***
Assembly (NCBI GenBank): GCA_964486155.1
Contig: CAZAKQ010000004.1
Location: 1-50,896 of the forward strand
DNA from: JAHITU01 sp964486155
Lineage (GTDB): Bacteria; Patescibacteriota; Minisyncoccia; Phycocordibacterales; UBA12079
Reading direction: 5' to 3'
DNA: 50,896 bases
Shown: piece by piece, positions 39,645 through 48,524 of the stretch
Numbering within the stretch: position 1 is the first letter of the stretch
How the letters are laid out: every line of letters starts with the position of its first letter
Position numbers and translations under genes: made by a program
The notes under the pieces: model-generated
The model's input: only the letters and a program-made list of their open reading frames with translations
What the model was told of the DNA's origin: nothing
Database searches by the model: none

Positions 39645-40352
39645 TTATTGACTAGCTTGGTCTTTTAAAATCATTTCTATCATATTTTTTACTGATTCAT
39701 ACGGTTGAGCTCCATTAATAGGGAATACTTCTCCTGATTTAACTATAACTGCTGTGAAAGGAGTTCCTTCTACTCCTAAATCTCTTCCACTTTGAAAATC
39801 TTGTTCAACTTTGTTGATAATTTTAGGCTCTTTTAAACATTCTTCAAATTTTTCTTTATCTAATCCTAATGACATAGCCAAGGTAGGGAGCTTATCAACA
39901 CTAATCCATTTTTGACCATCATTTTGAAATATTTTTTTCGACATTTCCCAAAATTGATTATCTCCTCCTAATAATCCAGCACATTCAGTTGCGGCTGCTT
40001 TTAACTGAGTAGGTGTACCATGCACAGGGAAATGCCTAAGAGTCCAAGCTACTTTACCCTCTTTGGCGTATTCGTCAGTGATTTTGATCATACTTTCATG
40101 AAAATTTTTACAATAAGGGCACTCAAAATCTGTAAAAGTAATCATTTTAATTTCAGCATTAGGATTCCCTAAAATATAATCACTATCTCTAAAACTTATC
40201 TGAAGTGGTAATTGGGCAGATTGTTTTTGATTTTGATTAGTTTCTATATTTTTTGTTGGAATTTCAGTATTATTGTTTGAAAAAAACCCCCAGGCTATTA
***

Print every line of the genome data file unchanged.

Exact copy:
Assembly (NCBI GenBank): GCA_964486155.1
Contig: CAZAKQ010000004.1
Location: 1-50,896 of the forward strand
DNA from: JAHITU01 sp964486155
Lineage (GTDB): Bacteria; Patescibacteriota; Minisyncoccia; Phycocordibacterales; UBA12079
Reading direction: 5' to 3'
DNA: 50,896 bases
Shown: piece by piece, positions 39,645 through 48,524 of the stretch
Numbering within the stretch: position 1 is the first letter of the stretch
How the letters are laid out: every line of letters starts with the position of its first letter
Position numbers and translations under genes: made by a program
The notes under the pieces: model-generated
The model's input: only the letters and a program-made list of their open reading frames with translations
What the model was told of the DNA's origin: nothing
Database searches by the model: none

Positions 39645-40352
39645 TTATTGACTAGCTTGGTCTTTTAAAATCATTTCTATCATATTTTTTACTGATTCAT
39701 ACGGTTGAGCTCCATTAATAGGGAATACTTCTCCTGATTTAACTATAACTGCTGTGAAAGGAGTTCCTTCTACTCCTAAATCTCTTCCACTTTGAAAATC
39801 TTGTTCAACTTTGTTGATAATTTTAGGCTCTTTTAAACATTCTTCAAATTTTTCTTTATCTAATCCTAATGACATAGCCAAGGTAGGGAGCTTATCAACA
39901 CTAATCCATTTTTGACCATCATTTTGAAATATTTTTTTCGACATTTCCCAAAATTGATTATCTCCTCCTAATAATCCAGCACATTCAGTTGCGGCTGCTT
40001 TTAACTGAGTAGGTGTACCATGCACAGGGAAATGCCTAAGAGTCCAAGCTACTTTACCCTCTTTGGCGTATTCGTCAGTGATTTTGATCATACTTTCATG
40101 AAAATTTTTACAATAAGGGCACTCAAAATCTGTAAAAGTAATCATTTTAATTTCAGCATTAGGATTCCCTAAAATATAATCACTATCTCTAAAACTTATC
40201 TGAAGTGGTAATTGGGCAGATTGTTTTTGATTTTGATTAGTTTCTATATTTTTTGTTGGAATTTCAGTATTATTGTTTGAAAAAAACCCCCAGGCTATTA